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OPINION

Biden wants to cancel $10,000 in student debt. That’s not enough.

Wiping out $10,000 would help many people, but it won’t thwart inequities that the student debt crisis exacerbates.

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President Biden made clear last month that he doesn’t intend to cancel more than $10,000 in student loan debt per borrower — a significantly smaller number than the $50,000 that other Democrats, including Senators Chuck Schumer and Elizabeth Warren, are urging him to write off. Biden’s argument is simple: Any broad student debt cancellation policy would unnecessarily spend money on people who don’t need it, so why cancel “billions of dollars in debt for people who have gone to Harvard and Yale,” as he put it, when the government could put that money to better use elsewhere?

Except it’s not that straightforward. While wiping out $10,000 would be meaningful for many people — roughly one-third of borrowers owe less than that — it’s not enough to stymie the racial inequities that student loans exacerbate in the long term. Over the last few decades, the ballooning student loan debt crisis has stifled wealth-building opportunities for Black people across the country, and it has helped to perpetuate a persistent and growing racial wealth gap. If Biden wants to reverse that trend, then he should start by canceling at least $50,000 for every borrower.

The reason that’s a more appropriate target than what the president is committing to is that Black borrowers tend to accumulate considerably more student debt than their white peers. Because the median Black household has significantly less wealth than the median white household, Black students are much more likely to take on debt, and large amounts of it, to attend school. And because of other existing racist structures — from predatory for-profit colleges that target Black students to racial wage gaps across industries that leave Black college graduates earning less money than their white counterparts — it only gets worse after taking out the first loan. Within four years of graduating, the average Black borrower has nearly $53,000 in student loan debt, while the average white borrower owes about $28,000.

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These numbers indicate an emerging — and alarming — reality: Greater access to higher education is not serving Black people as well financially as it has white people. This should not come as a surprise; America keeps moving the goal posts when Black people gain more access to wealth-building opportunities, regardless of what they are.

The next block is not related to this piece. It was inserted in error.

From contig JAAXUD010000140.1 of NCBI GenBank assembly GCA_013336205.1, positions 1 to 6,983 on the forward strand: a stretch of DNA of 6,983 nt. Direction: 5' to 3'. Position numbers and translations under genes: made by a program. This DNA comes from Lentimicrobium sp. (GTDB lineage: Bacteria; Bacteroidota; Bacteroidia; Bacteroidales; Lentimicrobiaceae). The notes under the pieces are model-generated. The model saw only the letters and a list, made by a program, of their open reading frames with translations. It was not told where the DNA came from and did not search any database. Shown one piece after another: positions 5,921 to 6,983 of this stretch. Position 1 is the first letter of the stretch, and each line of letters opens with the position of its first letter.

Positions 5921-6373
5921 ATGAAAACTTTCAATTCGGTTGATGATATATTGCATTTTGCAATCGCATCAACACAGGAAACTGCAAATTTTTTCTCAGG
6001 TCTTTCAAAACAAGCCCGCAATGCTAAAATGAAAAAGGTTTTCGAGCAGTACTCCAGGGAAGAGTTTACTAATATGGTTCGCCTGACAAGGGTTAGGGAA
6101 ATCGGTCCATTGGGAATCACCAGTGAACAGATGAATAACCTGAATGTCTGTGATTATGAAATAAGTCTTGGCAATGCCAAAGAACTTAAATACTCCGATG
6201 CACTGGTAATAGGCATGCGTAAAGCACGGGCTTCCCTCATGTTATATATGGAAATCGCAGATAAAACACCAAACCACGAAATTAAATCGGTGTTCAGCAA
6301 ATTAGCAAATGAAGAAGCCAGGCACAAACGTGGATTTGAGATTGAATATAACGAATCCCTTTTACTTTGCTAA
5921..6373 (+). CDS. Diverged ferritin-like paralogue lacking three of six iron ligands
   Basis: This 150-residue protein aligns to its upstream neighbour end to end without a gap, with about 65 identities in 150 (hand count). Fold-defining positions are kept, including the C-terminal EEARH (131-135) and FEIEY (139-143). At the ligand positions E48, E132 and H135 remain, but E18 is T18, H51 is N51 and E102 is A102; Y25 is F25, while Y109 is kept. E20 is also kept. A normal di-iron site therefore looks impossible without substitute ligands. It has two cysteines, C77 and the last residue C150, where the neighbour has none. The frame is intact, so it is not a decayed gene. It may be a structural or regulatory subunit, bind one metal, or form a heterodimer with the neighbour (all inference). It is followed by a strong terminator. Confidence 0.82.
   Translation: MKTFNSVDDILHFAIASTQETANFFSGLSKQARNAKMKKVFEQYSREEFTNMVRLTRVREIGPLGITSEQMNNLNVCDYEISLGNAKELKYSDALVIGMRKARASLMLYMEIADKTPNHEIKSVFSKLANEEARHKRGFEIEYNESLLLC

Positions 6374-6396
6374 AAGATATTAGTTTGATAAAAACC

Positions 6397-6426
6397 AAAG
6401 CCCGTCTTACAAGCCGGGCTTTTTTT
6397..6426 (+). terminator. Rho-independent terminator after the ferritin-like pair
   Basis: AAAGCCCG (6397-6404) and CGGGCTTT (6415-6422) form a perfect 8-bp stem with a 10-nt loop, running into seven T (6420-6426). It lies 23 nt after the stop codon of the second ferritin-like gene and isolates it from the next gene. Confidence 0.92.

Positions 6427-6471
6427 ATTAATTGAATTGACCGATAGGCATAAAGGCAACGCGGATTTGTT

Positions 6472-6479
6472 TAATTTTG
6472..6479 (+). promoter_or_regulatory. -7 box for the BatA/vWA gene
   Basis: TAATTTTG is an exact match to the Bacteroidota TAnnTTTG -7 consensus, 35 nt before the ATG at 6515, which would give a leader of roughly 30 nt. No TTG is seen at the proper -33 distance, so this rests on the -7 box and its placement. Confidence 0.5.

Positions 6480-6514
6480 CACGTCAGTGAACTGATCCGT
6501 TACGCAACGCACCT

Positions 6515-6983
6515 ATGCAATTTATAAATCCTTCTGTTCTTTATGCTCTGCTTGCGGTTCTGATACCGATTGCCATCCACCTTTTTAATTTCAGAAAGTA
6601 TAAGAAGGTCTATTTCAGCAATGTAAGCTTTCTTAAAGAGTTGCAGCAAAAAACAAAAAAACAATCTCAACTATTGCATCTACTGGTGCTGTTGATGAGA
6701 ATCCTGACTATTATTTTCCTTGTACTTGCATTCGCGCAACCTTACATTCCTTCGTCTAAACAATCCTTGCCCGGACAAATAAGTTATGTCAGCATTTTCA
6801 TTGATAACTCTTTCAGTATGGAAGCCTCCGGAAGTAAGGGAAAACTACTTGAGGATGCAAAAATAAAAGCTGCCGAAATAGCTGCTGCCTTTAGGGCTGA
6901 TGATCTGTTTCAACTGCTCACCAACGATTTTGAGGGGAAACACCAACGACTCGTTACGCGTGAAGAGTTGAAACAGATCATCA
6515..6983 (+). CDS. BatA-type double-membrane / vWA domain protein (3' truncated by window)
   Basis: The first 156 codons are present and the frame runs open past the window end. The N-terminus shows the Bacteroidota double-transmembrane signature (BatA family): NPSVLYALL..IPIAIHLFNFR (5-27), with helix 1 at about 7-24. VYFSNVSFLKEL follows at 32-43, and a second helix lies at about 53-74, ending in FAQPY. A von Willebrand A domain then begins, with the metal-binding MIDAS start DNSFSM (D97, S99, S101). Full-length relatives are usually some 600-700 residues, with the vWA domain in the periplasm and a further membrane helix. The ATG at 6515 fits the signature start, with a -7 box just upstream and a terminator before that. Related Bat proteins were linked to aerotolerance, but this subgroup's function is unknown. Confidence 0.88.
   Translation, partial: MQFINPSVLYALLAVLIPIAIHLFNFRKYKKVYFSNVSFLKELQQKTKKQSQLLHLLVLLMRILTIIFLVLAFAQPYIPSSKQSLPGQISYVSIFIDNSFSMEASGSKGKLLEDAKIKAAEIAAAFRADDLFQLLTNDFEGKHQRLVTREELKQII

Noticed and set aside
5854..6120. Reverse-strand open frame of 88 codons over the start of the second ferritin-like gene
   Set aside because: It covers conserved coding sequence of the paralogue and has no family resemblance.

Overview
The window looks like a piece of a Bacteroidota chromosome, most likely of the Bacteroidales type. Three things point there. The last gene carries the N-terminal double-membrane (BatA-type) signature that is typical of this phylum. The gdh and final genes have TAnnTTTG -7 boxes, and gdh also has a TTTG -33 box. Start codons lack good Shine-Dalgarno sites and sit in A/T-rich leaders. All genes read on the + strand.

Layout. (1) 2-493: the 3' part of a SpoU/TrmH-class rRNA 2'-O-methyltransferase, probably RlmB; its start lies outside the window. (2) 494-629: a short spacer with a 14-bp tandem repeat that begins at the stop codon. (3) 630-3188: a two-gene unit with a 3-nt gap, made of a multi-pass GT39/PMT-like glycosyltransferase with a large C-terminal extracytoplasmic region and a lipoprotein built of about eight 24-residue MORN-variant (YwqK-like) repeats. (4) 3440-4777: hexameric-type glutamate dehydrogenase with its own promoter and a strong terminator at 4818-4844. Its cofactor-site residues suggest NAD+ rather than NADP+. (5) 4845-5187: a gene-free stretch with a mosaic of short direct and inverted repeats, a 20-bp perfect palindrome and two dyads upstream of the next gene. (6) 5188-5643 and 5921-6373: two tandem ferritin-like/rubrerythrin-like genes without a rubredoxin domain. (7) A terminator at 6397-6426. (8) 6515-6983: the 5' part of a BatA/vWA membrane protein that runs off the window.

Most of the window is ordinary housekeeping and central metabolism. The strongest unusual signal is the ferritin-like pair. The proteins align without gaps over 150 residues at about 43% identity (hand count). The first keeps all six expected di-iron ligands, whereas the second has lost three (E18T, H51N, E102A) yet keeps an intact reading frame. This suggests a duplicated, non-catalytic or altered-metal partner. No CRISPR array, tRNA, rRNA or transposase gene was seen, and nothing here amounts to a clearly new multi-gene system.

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The 1944 GI Bill promised American veterans benefits as reward for their military service, ranging from low-cost mortgages and loans to college tuition payments. And yet when Black people went on to serve in war, they returned home to find that they were denied the benefits of the bill. When the desegregation movement succeeded in allowing Black people to finally buy homes in the suburbs, resegregation, racist perceptions of Black neighborhoods, and decades of government neglect limited the appreciation of home values for Black owners — and in some cases, depreciated them. And after the US housing collapse following the Great Recession, Black homeownership rates hit record lows. The student debt crisis is just the latest example of Black people seeing the rug pulled from under their feet.

Much of the debate about student debt cancellation focuses on the notion that such a policy would benefit the rich. After all, college graduates — who own the vast majority of student debt — tend to earn higher wages than those who didn’t attend or complete school. But income and wealth aren’t the same thing, and while college graduates do earn higher incomes, they are less likely to be able to build wealth when they are anchored by student debt, especially if they are Black.

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Opponents of a more generous student debt cancellation policy often point to the fact that, as government spending goes, this would not be the most stimulating for the economy. And they are correct — to a degree. While it won’t generate as much economic activity as more targeted government spending does, like unemployment insurance, it would encourage borrowers to partake in economic activity that they otherwise are holding back from, like buying a home. (And among those who have student debt, Black people are the most likely to postpone homeownership.)

It’s no secret that student debt cancellation will be a very expensive program; writing off $50,000 of debt per borrower would cost the government over $600 billion. But building a more equitable and just society is not cheap — there’s no way around that. In fact, canceling student debt is only one part of the solution to closing the racial wealth gap when it comes to higher education policy. To be effective, it should be coupled with other policies, like making college tuition-free so that this problem isn’t revisited a generation from now. (If other wealthy nations, like Norway or Denmark, can offer their citizens tuition-free college, then so too can the United States.)

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With his COVID relief package, Biden has shown he understands the need for big government spending to build a stronger economy for all Americans. The student debt crisis is not where he should look for savings.


Abdallah Fayyad is a Globe columnist. He can be reached at abdallah.fayyad@globe.com. Follow him @abdallah_fayyad.